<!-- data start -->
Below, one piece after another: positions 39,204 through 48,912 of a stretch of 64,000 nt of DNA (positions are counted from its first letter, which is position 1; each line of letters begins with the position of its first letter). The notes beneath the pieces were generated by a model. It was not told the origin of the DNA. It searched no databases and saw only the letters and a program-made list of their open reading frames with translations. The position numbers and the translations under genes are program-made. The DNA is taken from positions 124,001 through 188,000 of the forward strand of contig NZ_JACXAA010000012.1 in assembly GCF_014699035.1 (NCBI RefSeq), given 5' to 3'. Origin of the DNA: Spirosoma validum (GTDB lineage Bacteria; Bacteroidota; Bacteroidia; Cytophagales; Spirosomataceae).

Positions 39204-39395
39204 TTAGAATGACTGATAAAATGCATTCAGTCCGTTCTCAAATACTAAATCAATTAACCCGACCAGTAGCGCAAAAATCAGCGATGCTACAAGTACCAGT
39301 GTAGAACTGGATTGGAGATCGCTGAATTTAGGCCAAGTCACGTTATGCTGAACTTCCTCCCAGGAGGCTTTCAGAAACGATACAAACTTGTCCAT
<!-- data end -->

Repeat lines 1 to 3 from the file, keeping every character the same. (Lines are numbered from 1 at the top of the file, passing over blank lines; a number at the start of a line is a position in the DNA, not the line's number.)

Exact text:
Below, one piece after another: positions 39,204 through 48,912 of a stretch of 64,000 nt of DNA (positions are counted from its first letter, which is position 1; each line of letters begins with the position of its first letter). The notes beneath the pieces were generated by a model. It was not told the origin of the DNA. It searched no databases and saw only the letters and a program-made list of their open reading frames with translations. The position numbers and the translations under genes are program-made. The DNA is taken from positions 124,001 through 188,000 of the forward strand of contig NZ_JACXAA010000012.1 in assembly GCF_014699035.1 (NCBI RefSeq), given 5' to 3'. Origin of the DNA: Spirosoma validum (GTDB lineage Bacteria; Bacteroidota; Bacteroidia; Cytophagales; Spirosomataceae).

Positions 39204-39395
39204 TTAGAATGACTGATAAAATGCATTCAGTCCGTTCTCAAATACTAAATCAATTAACCCGACCAGTAGCGCAAAAATCAGCGATGCTACAAGTACCAGT